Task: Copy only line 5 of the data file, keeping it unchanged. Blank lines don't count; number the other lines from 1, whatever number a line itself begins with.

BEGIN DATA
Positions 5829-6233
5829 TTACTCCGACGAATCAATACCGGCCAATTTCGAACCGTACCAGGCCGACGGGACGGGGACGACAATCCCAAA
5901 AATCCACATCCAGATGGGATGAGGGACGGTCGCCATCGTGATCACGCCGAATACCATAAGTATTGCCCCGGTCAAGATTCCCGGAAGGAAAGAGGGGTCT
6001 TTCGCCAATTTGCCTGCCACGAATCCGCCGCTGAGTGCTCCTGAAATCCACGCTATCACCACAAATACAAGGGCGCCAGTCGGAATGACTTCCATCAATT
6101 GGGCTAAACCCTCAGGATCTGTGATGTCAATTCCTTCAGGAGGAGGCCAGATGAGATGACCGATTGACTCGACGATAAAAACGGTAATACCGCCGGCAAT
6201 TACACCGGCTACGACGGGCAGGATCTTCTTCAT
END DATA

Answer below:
6101 GGGCTAAACCCTCAGGATCTGTGATGTCAATTCCTTCAGGAGGAGGCCAGATGAGATGACCGATTGACTCGACGATAAAAACGGTAATACCGCCGGCAAT